TRAVERSE CITY — Documents show Michigan State Police officials knew about potential problems with breathalyzer results months before disclosing the problem publicly.
Meanwhile, they let hundreds of Michiganders faced prosecutions that depended upon those breath tests.
Attorneys Frederick Stig-Nielsen and Jesse Williams, who for months have been taking up drunken driving cases to delve further into the issue, now accuse MSP of covering up further questions of accuracy.
Accusations of technician misconduct first came to light in a January review of Datamaster results. MSP investigators found two technicians, one covering Grand Traverse, Antrim and several other counties, had copy-and-pasted old records and skipped calibrating devices, according to a release.
The now-fired subcontractors were tasked with that Datamaster maintenance, consisting of following strict protocol, resolving device troubleshooting and conducting set reviews of the machines every 120 days. The techs and Datamasters were supplied by Intoximeters, Inc. — a now-former MSP service contractor — and provide calibrated breath test results used in most drunken driving prosecutions statewide.
Those techs, David John and Andrew Clark, each face multiple felony charges in federal court.
Each Datamaster breathalyzer — there is one in nearly every local jail in Michigan — was collected and recalibrated following the discovery, MSP Director Col. Joseph Gasper said in a January statement.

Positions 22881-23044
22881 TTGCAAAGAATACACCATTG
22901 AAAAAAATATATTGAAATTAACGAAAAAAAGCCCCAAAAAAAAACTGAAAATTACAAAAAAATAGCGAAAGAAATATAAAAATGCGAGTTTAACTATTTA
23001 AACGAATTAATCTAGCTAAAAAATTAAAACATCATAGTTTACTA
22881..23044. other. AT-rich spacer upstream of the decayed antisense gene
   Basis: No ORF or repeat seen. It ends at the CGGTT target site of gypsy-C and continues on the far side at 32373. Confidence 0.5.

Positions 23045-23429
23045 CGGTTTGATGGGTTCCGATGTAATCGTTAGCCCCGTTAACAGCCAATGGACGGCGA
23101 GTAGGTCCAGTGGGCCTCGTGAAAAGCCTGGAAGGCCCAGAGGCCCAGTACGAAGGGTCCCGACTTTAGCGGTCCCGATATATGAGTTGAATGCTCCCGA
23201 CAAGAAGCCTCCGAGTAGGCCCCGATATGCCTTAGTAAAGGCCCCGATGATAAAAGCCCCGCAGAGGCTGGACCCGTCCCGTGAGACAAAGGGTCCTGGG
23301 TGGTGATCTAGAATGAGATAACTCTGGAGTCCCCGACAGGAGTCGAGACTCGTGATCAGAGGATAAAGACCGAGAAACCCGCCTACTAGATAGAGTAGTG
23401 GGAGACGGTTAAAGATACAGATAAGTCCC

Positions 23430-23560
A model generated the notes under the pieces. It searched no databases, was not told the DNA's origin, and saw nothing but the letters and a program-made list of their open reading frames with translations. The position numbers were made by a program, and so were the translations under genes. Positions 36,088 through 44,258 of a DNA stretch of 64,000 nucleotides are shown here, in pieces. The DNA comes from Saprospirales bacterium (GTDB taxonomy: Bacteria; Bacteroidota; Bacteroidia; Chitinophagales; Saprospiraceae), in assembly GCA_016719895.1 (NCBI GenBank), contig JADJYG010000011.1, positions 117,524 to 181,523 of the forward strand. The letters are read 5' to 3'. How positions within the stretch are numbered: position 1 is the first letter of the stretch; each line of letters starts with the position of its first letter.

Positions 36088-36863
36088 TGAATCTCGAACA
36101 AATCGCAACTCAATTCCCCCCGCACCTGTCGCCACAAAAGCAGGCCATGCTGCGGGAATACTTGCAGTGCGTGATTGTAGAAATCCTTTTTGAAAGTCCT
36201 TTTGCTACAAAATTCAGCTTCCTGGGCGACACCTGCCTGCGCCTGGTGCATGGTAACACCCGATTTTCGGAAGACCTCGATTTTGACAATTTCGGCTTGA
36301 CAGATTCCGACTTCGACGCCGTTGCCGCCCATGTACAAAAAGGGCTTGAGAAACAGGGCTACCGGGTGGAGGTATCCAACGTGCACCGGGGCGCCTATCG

The investigation led to the dismissal of 52 drunk driving cases in Michigan, each of them in areas identified by MSP as impacted by the scheme.
Stig-Nielsen suspects the quick response and MSP takeover of further Datamaster maintenance was an effort to close the book quickly.
“That’s the crux of it, isn’t it?” Stig-Nielsen said. “Whenever we have any governmental organization uncovering some kind of untoward behavior, isn’t it always just an effort to appease the people quickly without really doing an in-depth investigation?”
MSP in January identified issues in devices used by the Alpena County Sheriff’s Department, Beverly Hills Police Department, Detroit Detention Center, Montcalm County Sheriff’s Department, Niles Police Department, Pittsfield Township Police Department, Tecumseh Police Department and Van Buren County Sheriff’s Department. Multiple local judges and prosecutors have brushed off questions of Datamaster accuracy outside of those areas.